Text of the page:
Carnegie Mellon University
January 26, 2017

Proposed I-Corps Network To Focus on Creating Jobs and Businesses in Pennsylvania

Pennsylvania research universities have committed to explore the creation of a Pennsylvania I-Corps Network to help accelerate the translation of federally funded research into more jobs and businesses in the state.

NSF I-CorpsThe network would bring together the entrepreneurship initiatives at Carnegie Mellon University, Drexel University, the University of Pennsylvania, Penn State University, Lehigh University and the University of Pittsburgh.

I-Corps, which was created by the National Science Foundation in 2011, provides funding for scientists and engineers to extend their focus beyond the laboratory in order to broaden the impact of select NSF-funded basic-research projects. The program has been adopted by the National Institutes of Health and the Department of Energy and is growing internationally with an I-Corps program recently launched by the Science Federation of Ireland. 

The recently enacted American Innovation and Competitiveness Act (AICA) provided strong bipartisan support for expansion of the I-Corps program. Declaring that the I-Corps program has a strong record of success that should be replicated by all federal agencies, AICA authorized the NSF director to engage in state and local partnerships similar to the efforts being developed in Pennsylvania.

"NSF investments in fundamental research underlie technologies such as the Internet, 3D printers, GPS and solar cells," said NSF Director France A. Córdova. "The I-Corps program, which first started at NSF, is accelerating the transformation of ideas into commercial products and companies by training researchers how to bring their discoveries into the marketplace.

"With strong I-Corps participation at universities in Pennsylvania and a vibrant entrepreneurial community, this growing network of innovators will help keep Pennsylvania and our nation at the forefront of innovation in the 21st century."

"The NSF I-Corps program is having a transformative impact on innovation by creating new pathways from discovery to commercialization," said John Holdren, who served as President Obama's science advisor and director of the White House Office of Science and Technology Policy. "The PA I-Corps Network will help energize more faculty to explore the potential of transforming their research into powerful ideas."

A team assembled by the universities has begun exploring how the creation of a PA I-Corps Network could enhance the sharing of best practices on curricula, training, mentoring and support activities for aspiring entrepreneurs. The team is also exploring strategies to help expand participation in the I-Corps program by all higher education institutions in Pennsylvania and how I-Corps curricula and tools can benefit non-academic startups supported by the Ben Franklin Technology Partners that are also vital to job creation in Pennsylvania.

Ben Franklin is a Pennsylvania-funded, award-winning technology-based economic development organization that directly invests in and links early-stage firms and established manufacturers with follow-on funding, expertise, and university resources. Convening a statewide gathering to exchange best practices and explore collaboration is also being considered.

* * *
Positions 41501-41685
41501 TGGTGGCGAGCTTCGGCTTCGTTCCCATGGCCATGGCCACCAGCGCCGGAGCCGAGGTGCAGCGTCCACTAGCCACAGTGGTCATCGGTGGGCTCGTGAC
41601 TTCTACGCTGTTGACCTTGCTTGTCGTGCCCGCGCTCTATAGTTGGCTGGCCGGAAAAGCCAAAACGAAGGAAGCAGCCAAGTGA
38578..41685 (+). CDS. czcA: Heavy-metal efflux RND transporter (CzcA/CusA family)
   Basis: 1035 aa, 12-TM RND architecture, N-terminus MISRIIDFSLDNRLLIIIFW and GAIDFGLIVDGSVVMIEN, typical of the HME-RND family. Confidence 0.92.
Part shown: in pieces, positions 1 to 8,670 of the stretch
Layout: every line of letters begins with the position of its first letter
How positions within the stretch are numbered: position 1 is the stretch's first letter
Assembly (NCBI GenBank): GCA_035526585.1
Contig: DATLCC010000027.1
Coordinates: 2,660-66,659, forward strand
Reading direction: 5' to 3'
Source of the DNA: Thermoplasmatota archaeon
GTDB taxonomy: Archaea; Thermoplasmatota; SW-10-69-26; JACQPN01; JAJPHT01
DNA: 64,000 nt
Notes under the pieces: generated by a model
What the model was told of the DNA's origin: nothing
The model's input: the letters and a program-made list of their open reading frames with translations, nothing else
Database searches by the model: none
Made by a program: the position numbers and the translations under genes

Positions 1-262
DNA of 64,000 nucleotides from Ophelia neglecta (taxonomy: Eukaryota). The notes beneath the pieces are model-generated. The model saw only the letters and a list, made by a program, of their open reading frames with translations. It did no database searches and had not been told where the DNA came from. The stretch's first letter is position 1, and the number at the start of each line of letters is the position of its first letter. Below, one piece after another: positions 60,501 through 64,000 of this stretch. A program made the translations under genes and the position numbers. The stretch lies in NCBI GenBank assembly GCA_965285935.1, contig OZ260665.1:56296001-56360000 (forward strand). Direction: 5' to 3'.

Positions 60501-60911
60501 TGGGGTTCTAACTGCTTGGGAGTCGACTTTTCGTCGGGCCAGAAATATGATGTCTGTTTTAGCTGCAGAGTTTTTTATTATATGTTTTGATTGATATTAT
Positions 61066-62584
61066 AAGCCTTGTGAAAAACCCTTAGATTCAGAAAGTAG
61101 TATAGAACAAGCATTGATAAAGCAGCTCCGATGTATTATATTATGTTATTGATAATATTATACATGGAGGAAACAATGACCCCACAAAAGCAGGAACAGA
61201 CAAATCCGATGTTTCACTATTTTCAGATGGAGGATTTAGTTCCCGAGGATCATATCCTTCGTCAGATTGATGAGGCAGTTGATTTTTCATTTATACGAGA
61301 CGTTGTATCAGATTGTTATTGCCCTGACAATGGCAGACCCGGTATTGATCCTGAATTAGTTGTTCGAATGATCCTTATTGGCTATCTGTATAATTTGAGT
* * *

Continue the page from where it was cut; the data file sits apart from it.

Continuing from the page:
"Within a span of only five years, the NSF Innovation Corps program has established a new model for catalyzing and fostering an innovation ecosystem that is firmly grounded in fundamental scientific research. I am delighted that the U.S. Congress and other federal agencies have strongly endorsed and embraced this program," said Carnegie Mellon University President Subra Suresh, who led the creation of I-Corps as Director of the National Science Foundation.

"I am also pleased that CMU, along with our sister institutions in the Commonwealth of Pennsylvania, have decided to explore stronger collaboration on state-wide I-Corps activities," he said.

The NSF I-Corps Site program at CMU has drawn 203 participants so far, including 73 faculty members in four cohorts and 65 teams, from Fall 2014 through Spring 2016.

The University of Pennsylvania and the University of Pittsburgh are also I-Corps sites and other Pennsylvania research universities participate in other site programs and have faculty participating in I-Corps teams. These I-Corps activities are part of aggressive initiatives at each institution to strengthen campus entrepreneurship programs and outreach in Pennsylvania. They have also benefited from collaboration and expertise from the Ben Franklin Technology Partners.

The potential creation of a Pennsylvania I-Corps Network would be the latest initiative in the state's decades-long leadership in technology-based economic development. The nationally recognized Ben Franklin Technology Partners statewide network has created 140,000 new Pennsylvania jobs since 1989 and returned $3.60 in additional state tax revenue for every $1 invested in the program.  Engineering universities in Pennsylvania contribute over $30 billion in economic impact each year, have launched more than 150 companies and advanced thousands of patent applications in just the last five years.

Another significant initiative in Pennsylvania is the Innovation Partnership (IPART) program, which brings together Pennsylvania's universities and the Ben Franklin Technology Partners to improve the success of Pennsylvania companies competing for federal Small Business Innovation Research and Small Business Technology Transfer awards. IPART has benefited more than 500 teams and helped attract over $27 million in awards to Pennsylvania entrepreneurs.